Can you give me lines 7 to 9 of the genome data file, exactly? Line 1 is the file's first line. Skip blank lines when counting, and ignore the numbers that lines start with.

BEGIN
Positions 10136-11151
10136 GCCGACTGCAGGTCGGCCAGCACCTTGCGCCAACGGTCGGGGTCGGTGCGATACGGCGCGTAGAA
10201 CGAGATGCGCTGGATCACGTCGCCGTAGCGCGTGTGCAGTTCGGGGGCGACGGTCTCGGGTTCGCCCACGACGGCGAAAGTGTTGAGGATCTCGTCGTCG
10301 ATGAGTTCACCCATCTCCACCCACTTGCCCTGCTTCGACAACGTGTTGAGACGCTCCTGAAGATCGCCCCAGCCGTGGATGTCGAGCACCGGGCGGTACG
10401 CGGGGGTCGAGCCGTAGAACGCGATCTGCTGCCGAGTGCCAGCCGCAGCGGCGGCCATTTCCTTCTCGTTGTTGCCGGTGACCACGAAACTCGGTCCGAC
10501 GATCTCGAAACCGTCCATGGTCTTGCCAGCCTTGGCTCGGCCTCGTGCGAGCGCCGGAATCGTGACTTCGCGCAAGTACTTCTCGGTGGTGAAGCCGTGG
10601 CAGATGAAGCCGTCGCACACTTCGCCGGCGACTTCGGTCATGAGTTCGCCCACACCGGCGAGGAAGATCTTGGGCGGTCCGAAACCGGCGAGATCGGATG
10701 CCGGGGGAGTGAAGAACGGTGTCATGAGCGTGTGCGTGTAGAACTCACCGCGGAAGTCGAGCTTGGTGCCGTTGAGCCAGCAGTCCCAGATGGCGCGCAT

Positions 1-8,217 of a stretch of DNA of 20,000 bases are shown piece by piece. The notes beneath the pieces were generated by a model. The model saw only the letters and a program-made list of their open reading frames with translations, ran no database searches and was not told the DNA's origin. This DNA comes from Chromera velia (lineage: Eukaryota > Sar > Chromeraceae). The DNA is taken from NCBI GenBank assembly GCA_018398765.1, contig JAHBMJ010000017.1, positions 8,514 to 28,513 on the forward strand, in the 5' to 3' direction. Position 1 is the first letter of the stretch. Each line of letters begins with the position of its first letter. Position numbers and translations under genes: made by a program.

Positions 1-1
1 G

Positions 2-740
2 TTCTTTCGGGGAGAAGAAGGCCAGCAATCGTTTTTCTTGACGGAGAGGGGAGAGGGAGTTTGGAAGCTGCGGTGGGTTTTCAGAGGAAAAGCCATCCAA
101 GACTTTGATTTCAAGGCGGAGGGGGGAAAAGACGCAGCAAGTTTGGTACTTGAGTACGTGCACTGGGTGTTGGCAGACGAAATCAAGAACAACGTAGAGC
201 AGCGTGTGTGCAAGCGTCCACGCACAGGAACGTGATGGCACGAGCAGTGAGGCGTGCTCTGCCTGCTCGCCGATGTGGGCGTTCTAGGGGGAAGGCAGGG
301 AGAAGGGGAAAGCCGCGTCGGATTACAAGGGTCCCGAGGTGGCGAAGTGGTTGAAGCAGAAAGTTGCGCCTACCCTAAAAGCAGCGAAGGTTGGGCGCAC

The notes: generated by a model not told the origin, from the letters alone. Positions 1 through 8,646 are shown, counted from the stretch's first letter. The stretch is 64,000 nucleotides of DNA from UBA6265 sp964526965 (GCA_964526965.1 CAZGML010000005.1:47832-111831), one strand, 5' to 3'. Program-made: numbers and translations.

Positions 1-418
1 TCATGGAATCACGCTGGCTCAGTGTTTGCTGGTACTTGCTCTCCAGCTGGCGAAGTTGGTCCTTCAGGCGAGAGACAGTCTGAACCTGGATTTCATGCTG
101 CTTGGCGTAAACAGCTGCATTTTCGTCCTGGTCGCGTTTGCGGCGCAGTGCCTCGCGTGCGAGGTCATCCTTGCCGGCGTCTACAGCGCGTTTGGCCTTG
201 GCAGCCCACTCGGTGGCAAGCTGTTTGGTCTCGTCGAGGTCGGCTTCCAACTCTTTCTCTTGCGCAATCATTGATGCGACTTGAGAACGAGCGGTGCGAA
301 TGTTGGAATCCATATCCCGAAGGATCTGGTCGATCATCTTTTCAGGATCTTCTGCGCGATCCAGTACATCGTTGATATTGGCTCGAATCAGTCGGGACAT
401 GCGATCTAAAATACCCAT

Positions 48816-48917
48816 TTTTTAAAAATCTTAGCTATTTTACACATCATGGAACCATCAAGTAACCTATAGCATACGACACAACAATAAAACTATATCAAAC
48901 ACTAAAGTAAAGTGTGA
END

10601 CAGATGAAGCCGTCGCACACTTCGCCGGCGACTTCGGTCATGAGTTCGCCCACACCGGCGAGGAAGATCTTGGGCGGTCCGAAACCGGCGAGATCGGATG
10701 CCGGGGGAGTGAAGAACGGTGTCATGAGCGTGTGCGTGTAGAACTCACCGCGGAAGTCGAGCTTGGTGCCGTTGAGCCAGCAGTCCCAGATGGCGCGCAT

Positions 1-8,217 of a stretch of DNA of 20,000 bases are shown piece by piece. The notes beneath the pieces were generated by a model. The model saw only the letters and a program-made list of their open reading frames with translations, ran no database searches and was not told the DNA's origin. This DNA comes from Chromera velia (lineage: Eukaryota > Sar > Chromeraceae). The DNA is taken from NCBI GenBank assembly GCA_018398765.1, contig JAHBMJ010000017.1, positions 8,514 to 28,513 on the forward strand, in the 5' to 3' direction. Position 1 is the first letter of the stretch. Each line of letters begins with the position of its first letter. Position numbers and translations under genes: made by a program.